You could be reading the full-text of this article now if you...

If you have access to this article through your institution,
you can view this article in

Profermin is Efficacious in Patients with Active Ulcerative ColitisA Randomized Controlled Trial

Krag, Aleksander PhD*; Munkholm, Pia DMSci; Israelsen, Hans PhD; von Ryberg, Bjørn PhD; Andersen, Klaus K. PhD§; Bendtsen, Flemming DMSci

Inflammatory Bowel Diseases:
doi: 10.1097/01.MIB.0000437046.26036.db
Original Clinical Articles
Abstract

Background: Profermin is developed for the dietary management of ulcerative colitis (UC). It consists of water, fermented oats, barley malt, lecithin, and Lactobacillus plantarum 299v. The aim of this study was to assess the clinical efficacy of Profermin.

Methods: Seventy-four patients with a mild-to-moderate flare-up of UC (defined as Simple Clinical Colitis Activity Index [SCCAI] score ≥5 and ≤11) were randomly assigned to Profermin (n = 32) or Fresubin (n = 41). The primary endpoint was to assess whether addition of Profermin in UC could significantly reduce SCCAI in comparison with Fresubin.

Results: In the run-in period, the mean SCCAI was 7.2 ± 1.50 in the Profermin group and 7.6 ± 1.47 in the Fresubin group (not significant). After 8 weeks of treatment, the mean reduction of SCCAI score was higher in the Profermin group (mean difference: −1.77 SCCAI, 95% confidence interval −2.97 to −0.55; P < 0.005), in intention-to-treat analyses. Remission defined as SCCAI ≤2.5 was achieved in 10 of 32 (31%) in the Profermin group and in 6 of 41 (15%) in the Fresubin group (P = 0.048). The decrease in SCCAI scores of ≥50% was higher in the Profermin group 17 of 32 (53%) versus 11 of 41 (27%) (P = 0.04). The risk of dropping out due to treatment failure/lack of effect was higher in the Fresubin group (42% versus 13%, P = 0.02).

Conclusions: Supplementation with Profermin is safe, well tolerated, palatable, and able to reduce SCCAI scores at a statistically and clinically significant level in patients with mild-to-moderate UC with a flare-up.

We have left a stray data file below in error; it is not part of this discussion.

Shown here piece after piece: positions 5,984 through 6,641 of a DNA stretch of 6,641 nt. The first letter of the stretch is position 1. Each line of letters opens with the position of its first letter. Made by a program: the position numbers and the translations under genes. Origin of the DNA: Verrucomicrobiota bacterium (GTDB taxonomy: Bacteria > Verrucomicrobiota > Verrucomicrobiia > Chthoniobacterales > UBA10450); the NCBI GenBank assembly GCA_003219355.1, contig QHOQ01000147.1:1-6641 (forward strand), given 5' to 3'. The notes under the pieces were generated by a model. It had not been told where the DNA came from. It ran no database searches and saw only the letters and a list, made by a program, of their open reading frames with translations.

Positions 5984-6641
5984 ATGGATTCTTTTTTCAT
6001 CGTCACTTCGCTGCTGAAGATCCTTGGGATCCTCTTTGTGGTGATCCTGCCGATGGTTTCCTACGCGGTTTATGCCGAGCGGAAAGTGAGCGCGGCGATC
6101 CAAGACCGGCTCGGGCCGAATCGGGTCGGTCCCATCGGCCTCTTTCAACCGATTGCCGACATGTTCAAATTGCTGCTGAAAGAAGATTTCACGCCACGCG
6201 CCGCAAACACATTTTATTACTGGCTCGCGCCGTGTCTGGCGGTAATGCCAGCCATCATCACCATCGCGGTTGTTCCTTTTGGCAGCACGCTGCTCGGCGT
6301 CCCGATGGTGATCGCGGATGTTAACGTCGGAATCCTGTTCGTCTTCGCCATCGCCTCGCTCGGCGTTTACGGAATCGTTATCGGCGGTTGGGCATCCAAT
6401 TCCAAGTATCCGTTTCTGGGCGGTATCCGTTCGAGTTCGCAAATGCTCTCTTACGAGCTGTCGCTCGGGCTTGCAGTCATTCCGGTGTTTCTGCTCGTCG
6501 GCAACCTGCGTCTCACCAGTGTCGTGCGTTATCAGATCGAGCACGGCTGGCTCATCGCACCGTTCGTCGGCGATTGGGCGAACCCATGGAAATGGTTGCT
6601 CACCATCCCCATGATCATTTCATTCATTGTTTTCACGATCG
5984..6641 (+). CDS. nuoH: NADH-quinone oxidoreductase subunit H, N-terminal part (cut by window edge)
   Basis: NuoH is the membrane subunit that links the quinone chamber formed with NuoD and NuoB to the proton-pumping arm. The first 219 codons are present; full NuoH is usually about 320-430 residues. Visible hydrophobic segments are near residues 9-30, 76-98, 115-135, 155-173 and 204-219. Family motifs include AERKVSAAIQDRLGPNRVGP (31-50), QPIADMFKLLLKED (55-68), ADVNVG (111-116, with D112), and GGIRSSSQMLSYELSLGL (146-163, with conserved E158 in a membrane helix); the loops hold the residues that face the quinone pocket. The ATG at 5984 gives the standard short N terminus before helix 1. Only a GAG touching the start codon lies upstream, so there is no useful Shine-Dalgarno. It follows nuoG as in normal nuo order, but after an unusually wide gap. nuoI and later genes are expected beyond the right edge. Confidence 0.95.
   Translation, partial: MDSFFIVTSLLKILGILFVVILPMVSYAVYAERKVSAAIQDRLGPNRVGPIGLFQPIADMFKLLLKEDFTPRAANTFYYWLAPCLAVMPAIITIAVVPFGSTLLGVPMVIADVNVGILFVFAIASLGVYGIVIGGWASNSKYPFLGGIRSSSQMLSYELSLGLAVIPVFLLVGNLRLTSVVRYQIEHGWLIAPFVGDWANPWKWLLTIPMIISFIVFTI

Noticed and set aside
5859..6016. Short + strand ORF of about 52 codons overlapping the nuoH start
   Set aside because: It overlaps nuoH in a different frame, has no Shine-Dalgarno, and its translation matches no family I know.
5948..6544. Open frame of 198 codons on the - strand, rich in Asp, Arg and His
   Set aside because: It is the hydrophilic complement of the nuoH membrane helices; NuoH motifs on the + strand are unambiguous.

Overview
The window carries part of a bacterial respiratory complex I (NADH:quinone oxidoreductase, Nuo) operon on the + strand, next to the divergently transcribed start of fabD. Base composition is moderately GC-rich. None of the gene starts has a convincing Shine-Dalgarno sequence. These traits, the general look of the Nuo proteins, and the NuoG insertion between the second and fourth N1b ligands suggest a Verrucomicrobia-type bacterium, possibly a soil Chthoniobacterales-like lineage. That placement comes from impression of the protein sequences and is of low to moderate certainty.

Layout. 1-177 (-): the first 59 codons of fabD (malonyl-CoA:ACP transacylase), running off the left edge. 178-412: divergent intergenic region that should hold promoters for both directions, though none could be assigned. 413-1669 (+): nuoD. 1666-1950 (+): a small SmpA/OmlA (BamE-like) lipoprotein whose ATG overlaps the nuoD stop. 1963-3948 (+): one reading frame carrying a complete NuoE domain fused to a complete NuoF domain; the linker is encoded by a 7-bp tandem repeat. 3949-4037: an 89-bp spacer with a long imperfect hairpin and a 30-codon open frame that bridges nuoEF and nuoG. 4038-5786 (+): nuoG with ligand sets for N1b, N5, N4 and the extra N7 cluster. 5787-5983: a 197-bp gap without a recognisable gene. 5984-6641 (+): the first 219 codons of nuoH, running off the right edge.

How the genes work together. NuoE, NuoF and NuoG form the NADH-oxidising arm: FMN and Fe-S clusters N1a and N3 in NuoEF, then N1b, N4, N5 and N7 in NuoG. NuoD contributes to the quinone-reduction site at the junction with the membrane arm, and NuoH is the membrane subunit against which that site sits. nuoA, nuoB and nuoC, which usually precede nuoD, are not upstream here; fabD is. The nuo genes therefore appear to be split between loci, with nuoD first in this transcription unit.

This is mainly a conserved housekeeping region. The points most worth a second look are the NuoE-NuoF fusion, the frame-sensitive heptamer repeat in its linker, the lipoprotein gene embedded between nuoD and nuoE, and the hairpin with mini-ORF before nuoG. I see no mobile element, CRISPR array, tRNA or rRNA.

In Brief

Article first published online 8 October 2013

Author Information

*Department of Gastroenterology, Odense University Hospital, Odense, Denmark;

Gastroenterology Unit, Medical Section, Herlev University Hospital, Copenhagen, Denmark;

Nordisk Rebalance, Allerød, Denmark;

§Statistics, Bioinformatics and Registry, Danish Cancer Society Research Center, Copenhagen, Denmark; and

Gastrounit, Medical Division, Hvidovre University Hospital, Denmark.

Reprints: Aleksander Krag, PhD, Department of Gastroenterology, Odense University Hospital, Sdr. Boulevard 29, Indgang 126, 2. sal, 5000 Odense C, Denmark (e-mail: Aleksander.Krag@rsyd.dk).

This work was partly financed by a Danish Innovation Law Grant (J.nr. 3414-06-01,530) from the Danish Food Industry Agency under the Ministry of Food, Agriculture and Fisheries. Profermin is developed and manufactured by Nordisk Rebalance, who partly financed the study. All authors had full access to all data.

A. Krag has acted as consultant to Nordisk Rebalance. H. Israelsen and B. von Ryberg are employees in Nordisk Rebalance. P. Munkholm, K. K. Andersen, and F. Bendtsen report no conflicts of interests to disclose.

Received August 13, 2013

Accepted August 26, 2013

© Crohn's & Colitis Foundation of America, Inc.

You currently do not have access to this article.

You may need to:

Note: If your society membership provides for full-access to this article, you may need to login on your society’s web site first.